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In taking uninsured driver to small claims court, do I need documentation from insurance co to show defendant had no insurance?

Los Angeles, CA |

At the accident site, the other driver gave a policy number to the officer and had us under the impression that he had valid insurance. The insurance was the same as my insurance company. My insurance rep informed me that because his insurance is not valid on the day of the accident, I would not be able to collect because I only have liability insurance. The rep sent me a copy of the valuation report, photographs of my car, and estimates of repairs which shows that my car is a total loss. I received no other documentation that indicates that his insurance is not valid. Should I receive something from them to indicate this?

Attorney Answers 4


  1. Best answer

    You do not need to show the other driver was uninsured, just prove the elements of your case: fault, causation and damages. if you obtain a judgment, get the abstract to the DMV with the appropriate form so they will put a hold on the other driver's license until the judgment is paid.

    If you are a potential client, the information you disclose to us by email will be kept in strict confidence and will be protected to the full extent of the law. Please be advised, however, that the Law Offices of Frank M. Nunes, Inc. and its lawyers do not represent you until you have signed a retainer agreement with the firm. Until that time, you are responsible for any statutes of limitations or other deadlines for your case or potential case.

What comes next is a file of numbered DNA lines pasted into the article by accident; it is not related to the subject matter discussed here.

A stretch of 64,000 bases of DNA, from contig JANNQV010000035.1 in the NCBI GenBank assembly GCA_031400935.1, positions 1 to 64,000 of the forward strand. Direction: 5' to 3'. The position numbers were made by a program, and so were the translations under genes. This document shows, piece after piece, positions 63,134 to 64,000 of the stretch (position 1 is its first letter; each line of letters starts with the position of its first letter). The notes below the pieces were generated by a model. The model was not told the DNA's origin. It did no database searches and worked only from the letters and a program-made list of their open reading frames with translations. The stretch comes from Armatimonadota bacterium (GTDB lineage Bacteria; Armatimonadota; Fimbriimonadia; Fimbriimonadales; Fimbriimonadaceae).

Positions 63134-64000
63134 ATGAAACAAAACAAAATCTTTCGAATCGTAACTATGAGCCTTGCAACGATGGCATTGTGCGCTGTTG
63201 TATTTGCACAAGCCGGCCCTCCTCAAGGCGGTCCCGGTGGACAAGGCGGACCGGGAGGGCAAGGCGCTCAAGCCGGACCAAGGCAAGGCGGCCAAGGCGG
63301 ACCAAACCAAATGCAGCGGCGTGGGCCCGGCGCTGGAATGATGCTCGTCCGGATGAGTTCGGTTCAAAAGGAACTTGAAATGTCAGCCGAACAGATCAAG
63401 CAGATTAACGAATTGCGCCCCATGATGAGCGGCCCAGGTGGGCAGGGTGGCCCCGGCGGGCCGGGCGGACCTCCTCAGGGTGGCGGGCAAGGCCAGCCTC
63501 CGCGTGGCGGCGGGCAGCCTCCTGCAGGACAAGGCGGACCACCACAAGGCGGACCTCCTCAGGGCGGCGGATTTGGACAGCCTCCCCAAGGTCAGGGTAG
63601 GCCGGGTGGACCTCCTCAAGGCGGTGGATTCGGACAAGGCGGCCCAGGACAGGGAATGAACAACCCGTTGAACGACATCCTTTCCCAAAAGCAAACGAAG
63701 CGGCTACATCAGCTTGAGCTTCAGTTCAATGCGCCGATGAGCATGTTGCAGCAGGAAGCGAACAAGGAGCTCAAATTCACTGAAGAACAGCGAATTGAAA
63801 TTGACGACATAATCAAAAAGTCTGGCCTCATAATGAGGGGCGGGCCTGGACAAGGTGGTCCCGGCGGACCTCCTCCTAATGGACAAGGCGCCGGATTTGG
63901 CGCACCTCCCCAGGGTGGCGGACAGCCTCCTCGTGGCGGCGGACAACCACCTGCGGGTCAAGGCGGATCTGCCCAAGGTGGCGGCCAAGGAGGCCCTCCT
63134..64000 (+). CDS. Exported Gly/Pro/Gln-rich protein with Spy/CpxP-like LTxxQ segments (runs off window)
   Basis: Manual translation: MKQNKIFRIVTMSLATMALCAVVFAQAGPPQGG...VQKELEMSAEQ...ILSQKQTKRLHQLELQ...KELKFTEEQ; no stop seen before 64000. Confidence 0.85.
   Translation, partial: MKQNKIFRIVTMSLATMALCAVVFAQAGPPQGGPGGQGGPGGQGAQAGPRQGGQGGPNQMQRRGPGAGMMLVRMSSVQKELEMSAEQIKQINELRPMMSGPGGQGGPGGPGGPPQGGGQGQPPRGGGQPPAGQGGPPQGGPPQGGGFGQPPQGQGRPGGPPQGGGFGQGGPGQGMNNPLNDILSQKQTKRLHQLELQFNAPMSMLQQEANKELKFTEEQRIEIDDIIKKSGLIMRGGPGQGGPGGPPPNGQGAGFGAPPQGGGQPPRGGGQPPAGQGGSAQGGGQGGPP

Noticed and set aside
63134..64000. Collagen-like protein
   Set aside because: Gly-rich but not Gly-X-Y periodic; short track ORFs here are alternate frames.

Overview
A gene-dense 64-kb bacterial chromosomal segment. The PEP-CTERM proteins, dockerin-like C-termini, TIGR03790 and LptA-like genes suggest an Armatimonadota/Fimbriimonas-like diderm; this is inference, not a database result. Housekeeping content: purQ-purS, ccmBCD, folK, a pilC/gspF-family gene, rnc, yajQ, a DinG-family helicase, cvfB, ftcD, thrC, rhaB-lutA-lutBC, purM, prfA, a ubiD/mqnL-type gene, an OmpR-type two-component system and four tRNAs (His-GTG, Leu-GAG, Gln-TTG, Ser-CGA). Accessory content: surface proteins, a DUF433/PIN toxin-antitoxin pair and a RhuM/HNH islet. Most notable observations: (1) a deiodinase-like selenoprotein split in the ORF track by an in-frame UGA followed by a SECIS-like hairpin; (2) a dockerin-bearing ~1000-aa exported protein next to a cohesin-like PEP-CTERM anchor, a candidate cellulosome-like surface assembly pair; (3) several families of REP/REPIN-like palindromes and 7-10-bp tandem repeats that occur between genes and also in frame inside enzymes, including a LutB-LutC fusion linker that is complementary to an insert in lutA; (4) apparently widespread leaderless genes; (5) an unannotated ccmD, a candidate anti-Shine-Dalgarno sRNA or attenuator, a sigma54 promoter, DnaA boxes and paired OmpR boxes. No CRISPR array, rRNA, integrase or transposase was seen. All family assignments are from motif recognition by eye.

2. The first question is do YOU carry uninsured motorist (UM) coverage? If you do, then you can pursue payment for all of your damages against that coverage, as if the UM insured the other driver.
    If you have comprehensive or collision coverage, that will cover at least some of the value of your vehicle, up to the limits of that coverage.

    If you do not have UM coverage, you do not need to plead or prove the other driver was uninsured in small claims, but you do have to prove all the other elements - the other driver was at fault, and your damages, e.g., property damage, medical expenses (where you or any family member injured?), car rental, loss of earnings from missed work and general (pain and suffering) damages, up to the $10,000 small claims limit.

    If the value of your damage exceeds $10,000, you may want to consult with an experienced auto accident attorney to make sure your collect the maximium amount.

    If you would like to discuss your case in detail, feel free to contact my office.

    IVAN SCHWARTZ, Attorney at Law (619) 687-5052
    501 West Broadway, Suite 1780 San Diego, CA 92101

    Ivan Schwartz has been practicing law in Southern California since 1991. The information contained in this response is for general information only, does not constitute legal advice and should in no way be construed to create an attorney/client relationship. For more information, please contact Attorney Schwartz at (619) 687-5052.


  3. you do not need to prove that the other party doesn't have insurance for the purposes of your case. However, it may be something to use as evidence to establish that the driver was not following California law at the time.

    While I am an attorney, I am not your attorney. You should always speak with your own attorney to gain full and complete legal advice.


  4. If you have insurance, you may have a UM provision in which you can retain a lawyer to recover from your own insurance. Good luck to you.

    Licensed in PA & NJ. 29% Contingency Fee. Phone: 215-510-6755 www.InjuryLawyerPhiladelphia.com